Aug 20, 2009

Julia Child, toaster-oven chef

So many Americans have fond memories of Julia Child's legendary cooking shows on PBS. But Bohdan Zachary, chief programmer at KCET, is lucky to have memories of a very special experience: visiting Child in 2002 in her apartment at a Montecito, Calif., seniors' complex. "Julia was the one and only resident allowed to turn her guest bedroom into a kitchen," noted Zachary, who was there with a camera crew to interview Child for a retrospective to run during a fundraiser. Zachary made an interesting discovery in the kitchen -- a toaster oven. Child told him she enjoyed learning new ways to prepare food using the handy little appliance.

What does it mean to be a "NextGen" station?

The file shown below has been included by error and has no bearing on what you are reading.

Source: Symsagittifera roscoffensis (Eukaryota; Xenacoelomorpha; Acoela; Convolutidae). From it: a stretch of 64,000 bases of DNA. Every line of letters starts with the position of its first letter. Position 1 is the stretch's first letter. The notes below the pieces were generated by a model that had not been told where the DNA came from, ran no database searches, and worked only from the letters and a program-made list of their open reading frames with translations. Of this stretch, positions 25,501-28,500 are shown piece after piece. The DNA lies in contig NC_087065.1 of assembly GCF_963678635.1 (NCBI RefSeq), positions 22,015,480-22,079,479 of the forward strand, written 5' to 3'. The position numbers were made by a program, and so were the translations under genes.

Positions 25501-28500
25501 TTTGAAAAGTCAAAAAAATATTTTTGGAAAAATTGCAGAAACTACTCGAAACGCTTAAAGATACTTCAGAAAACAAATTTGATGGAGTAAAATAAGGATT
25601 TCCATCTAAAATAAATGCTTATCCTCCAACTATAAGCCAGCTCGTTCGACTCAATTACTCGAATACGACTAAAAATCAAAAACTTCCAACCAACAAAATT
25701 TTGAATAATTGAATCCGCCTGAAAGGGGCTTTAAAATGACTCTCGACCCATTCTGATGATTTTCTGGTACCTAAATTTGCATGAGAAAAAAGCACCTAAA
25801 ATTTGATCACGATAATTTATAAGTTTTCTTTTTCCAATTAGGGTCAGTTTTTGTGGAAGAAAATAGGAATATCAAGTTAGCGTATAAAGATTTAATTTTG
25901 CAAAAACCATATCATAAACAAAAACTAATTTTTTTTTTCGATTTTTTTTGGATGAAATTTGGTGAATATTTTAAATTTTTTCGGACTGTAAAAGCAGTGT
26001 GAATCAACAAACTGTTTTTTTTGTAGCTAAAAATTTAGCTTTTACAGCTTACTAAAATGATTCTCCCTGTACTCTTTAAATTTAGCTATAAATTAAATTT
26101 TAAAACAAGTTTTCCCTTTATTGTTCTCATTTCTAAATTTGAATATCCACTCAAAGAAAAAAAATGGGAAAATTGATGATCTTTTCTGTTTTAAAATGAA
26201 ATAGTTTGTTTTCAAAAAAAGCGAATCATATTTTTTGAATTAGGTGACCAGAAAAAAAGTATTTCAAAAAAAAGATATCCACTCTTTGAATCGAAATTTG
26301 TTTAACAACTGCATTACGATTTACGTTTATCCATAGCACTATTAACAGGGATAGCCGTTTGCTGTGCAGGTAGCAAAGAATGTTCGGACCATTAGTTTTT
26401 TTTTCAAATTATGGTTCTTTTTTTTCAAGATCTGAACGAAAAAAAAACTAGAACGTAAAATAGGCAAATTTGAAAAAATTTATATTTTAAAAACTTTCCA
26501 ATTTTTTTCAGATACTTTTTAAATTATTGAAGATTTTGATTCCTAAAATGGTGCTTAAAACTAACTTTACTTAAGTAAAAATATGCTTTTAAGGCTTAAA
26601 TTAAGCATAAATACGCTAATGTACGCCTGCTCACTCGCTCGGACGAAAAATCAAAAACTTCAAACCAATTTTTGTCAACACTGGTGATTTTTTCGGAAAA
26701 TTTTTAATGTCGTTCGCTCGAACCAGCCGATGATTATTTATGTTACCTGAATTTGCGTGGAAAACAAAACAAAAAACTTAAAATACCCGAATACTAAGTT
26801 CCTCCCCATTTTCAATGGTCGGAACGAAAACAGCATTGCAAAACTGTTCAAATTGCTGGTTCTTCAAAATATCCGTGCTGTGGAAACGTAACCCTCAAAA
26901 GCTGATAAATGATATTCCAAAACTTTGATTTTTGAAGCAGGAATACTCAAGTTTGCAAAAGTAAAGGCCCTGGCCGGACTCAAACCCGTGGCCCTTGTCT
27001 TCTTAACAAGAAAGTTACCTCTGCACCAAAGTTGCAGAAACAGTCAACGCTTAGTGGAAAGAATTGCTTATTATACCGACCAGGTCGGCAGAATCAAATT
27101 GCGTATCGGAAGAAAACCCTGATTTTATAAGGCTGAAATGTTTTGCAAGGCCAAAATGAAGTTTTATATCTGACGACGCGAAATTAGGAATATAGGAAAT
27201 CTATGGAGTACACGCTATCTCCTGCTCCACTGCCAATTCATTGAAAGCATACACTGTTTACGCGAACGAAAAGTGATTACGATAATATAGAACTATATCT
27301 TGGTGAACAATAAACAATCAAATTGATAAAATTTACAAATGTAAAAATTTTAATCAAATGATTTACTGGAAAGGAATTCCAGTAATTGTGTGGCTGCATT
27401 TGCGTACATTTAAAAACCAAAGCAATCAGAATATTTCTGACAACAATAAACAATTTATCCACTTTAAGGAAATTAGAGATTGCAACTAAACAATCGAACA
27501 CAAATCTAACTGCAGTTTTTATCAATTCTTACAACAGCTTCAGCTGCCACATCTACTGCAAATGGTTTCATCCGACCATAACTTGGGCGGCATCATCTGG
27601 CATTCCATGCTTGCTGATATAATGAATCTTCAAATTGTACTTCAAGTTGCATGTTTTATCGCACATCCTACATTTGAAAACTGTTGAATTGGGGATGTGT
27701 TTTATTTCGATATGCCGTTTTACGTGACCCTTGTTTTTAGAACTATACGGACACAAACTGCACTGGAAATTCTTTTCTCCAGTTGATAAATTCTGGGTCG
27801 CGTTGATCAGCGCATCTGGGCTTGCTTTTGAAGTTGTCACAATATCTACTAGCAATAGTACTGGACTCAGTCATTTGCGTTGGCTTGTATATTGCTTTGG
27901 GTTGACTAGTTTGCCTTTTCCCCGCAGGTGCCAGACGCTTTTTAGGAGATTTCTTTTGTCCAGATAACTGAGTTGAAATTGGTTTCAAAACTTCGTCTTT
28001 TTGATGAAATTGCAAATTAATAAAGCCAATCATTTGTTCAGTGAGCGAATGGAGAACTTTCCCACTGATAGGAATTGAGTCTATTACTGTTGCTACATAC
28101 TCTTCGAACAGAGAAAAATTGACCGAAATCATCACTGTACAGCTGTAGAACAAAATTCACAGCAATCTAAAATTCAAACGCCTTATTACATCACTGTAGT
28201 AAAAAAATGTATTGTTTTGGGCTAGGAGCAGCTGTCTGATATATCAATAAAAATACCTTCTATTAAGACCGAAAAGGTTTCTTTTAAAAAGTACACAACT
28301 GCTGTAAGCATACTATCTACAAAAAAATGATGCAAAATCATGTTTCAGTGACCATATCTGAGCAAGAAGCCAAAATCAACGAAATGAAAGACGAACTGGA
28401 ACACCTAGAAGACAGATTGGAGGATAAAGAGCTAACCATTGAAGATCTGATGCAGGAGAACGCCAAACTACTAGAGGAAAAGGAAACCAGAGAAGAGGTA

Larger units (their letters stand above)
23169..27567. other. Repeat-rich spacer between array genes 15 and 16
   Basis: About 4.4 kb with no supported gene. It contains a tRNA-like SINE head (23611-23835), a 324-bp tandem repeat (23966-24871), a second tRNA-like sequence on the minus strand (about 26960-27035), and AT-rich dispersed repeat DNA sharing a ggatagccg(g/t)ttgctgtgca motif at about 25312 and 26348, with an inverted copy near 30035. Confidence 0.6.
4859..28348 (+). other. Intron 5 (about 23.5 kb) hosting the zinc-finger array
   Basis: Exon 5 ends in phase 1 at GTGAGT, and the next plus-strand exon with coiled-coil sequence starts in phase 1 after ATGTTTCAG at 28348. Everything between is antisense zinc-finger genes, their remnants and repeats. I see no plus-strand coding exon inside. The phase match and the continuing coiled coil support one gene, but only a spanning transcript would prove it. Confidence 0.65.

The availability of station webstreams through iPhone apps such as the Public Radio Player "ramps up the pressure on local broadcast stations to figure out what their unique value proposition is, given the opportunities for bypass," says PRX's Jake Shapiro in this extensive Q&A with Xconomy Boston. Mobile phone subscribers are increasingly using the devices to tune into the pubradio outlets and programs of their own choosing, but it will be a "some time" before this new distribution technology cuts into the audience for pubradio's traditional broadcast service, he adds. "So one of the risks is actually that there isn’t the same sense of urgency, because it doesn’t feel like a crisis, even though there is a fairly widespread agreement that the transformation is underway." Stations offering their streams on the Public Radio Player and programming secondary channels now have a "leg up" in transforming themselves into multimedia hubs, Shapiro says, but it won't be a cakewalk: "[T]hey have a window of time where a direct appeal to a sizeable audience can help them develop a Web presence that’s meaningful. And they have a lot of potential assets at play. But there is still some strategic confusion, I think, over what it means to be a next-generation station." Shapiro elaborates on the challenges of creating the player, and what it will take to convince Apple to allow public media to solicit donations on its iTunes platform, in the full interview.